pediatric housecalls Robert R. Jarrett M.D. M.B.A. FAAP

Probiotics, Breastfeeding and Colic – Be Careful

For years and years it seems like “everyone knows” that eating yogurt can bring you back to normal bowel habits after a bout with diarrhea.

Most pediatricians have for a long time advised mothers to give children yogurt to “replace the good bacteria which have been washed away” when they’ve taken a long time to recover from diarrhea.

BUT, getting parents to buy yogurt with “bugs” (bacteria) in it just doesn’t sell well. The new “designer” name for it is “probiotics” – much more innocent – and expensive – sounding.

Probiotics, then, are bacteria and yeasts which when ingested are BELIEVED to have some helpful effect on the human body, usually in the direction of making it better.

These are bugs which are normally in the environment and with which many “normal” people develop a communal-host relationship on their skin, membranes or inside their gut. Yes, I said normal – the human body is far, far from sterile.

Because they are ubiquitous in the environment the FDA calls them a “supplement” and doesn’t regulate them; so, of course there are thousands of people who figure out a way to sell them – obviously at a high profit.

staged photo of a frustrated mother of an infant with colic who is putting a pillow over her head.Physicians get asked about them all the time, but because they are normal bugs, not considered a medication and have no or little actual, scientifically-proven beneficial effects they don’t see a lot of scientific scrutiny or studies.

When you see a report that touts the claim that probiotics cure colic – well, that one has to be taken with a whole wheelbarrow full of salt. The study done by doctors in Poland did make it in to the very prestigious, peer-reviewed US Journal of Pediatrics however.

Doctor Hania Szajewska and his colleagues from the Medical University of Warsaw in Poland compared Lactobacillus reuteri DSM 17938 (not the ‘bug’ found in yogurt) with placebo in the treatment of 80 breastfed infants with infantile colic. They reported that at day 14, for instance, 30 of 40 kids given probiotics experienced treatment success versus only 7 of 40 in the placebo group (doing nothing to help).

An infant with colic being helped to sleep by being placed on the top of a running clothes dryer.They defined success as “a reduction in the daily average crying time of at least 50%.” I guess it’s like “any lighthouse in a storm” but what most parents crave is something to stop it completely. Besides we’ve already got plenty of things that work a little.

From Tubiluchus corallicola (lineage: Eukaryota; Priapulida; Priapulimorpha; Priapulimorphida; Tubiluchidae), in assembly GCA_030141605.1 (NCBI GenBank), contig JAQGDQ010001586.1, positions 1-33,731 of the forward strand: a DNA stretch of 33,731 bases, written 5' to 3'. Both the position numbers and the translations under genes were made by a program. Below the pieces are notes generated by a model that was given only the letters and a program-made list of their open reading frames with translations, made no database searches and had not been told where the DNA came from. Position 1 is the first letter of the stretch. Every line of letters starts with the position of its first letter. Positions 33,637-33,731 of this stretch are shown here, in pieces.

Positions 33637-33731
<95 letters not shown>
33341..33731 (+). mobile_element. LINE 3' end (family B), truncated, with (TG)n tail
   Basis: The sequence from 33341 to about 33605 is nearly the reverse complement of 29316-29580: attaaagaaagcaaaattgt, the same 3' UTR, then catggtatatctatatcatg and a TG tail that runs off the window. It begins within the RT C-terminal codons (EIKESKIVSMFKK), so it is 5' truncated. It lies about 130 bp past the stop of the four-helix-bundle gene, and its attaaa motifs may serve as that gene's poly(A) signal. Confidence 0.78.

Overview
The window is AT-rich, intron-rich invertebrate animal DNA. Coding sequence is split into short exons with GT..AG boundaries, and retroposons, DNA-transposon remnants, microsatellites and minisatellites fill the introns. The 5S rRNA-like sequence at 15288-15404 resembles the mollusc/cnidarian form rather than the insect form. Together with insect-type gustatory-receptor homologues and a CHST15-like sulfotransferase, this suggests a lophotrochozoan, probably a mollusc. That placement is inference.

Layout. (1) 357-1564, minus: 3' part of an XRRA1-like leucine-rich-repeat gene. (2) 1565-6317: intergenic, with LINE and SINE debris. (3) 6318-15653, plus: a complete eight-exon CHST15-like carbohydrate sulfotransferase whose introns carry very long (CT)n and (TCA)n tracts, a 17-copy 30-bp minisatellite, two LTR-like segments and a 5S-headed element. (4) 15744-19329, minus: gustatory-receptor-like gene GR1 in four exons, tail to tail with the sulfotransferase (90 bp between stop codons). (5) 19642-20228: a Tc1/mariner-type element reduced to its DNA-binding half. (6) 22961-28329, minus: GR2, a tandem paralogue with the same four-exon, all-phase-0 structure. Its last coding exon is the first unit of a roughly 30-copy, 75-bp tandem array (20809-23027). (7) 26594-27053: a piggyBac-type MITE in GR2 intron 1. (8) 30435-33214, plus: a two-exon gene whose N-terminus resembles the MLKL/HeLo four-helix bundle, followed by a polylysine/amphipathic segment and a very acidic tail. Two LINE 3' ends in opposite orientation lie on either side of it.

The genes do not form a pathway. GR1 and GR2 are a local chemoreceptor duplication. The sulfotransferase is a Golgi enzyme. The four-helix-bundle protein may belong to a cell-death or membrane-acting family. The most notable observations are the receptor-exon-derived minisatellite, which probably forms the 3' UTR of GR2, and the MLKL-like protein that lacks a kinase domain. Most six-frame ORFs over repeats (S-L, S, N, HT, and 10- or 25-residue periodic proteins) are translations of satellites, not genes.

I write about it here because it’s a good example of what parents need to watch out for when reading/listening to advice like this. This is a true example where there is a condition without any known cause or cure but which causes so much worry or fear that people are willing to ignore logic to try things that only “might” work.

That’s ok really as long as whatever is being touted, first – doesn’t do ANY harm, and second – doesn’t make the tout’ee rich. There really were a lot of problems with the design of this study and it didn’t really prove anything definitively; but, it is being heavily used by marketers with exorbitant claims even beyond the authors intent (who did disclose a financial relationship with industry).

Why did it get published in “the” pediatric journal? My guess is because they evaluated that neither giving the placebo nor the “probiotic” caused any harm; and, it was novel enough to be talked about – sort of like honey being a better cough syrup than dextromethoriphan.

You’ve got to keep in mind that most of us pediatricians really have no definitive treatment for something where no one has even discovered a cause. AND, this is one condition where we advise many seemingly odd things to “try” including taking the baby for a drive in the car and sitting their infant seat on top of a running clothes dryer.

Going for a car ride, frequent burping, being propped upright, a back rub, eating bugs, riding the clothes dryer– it’s all good.

[Source: Journal of Pediatrics, 2012.]

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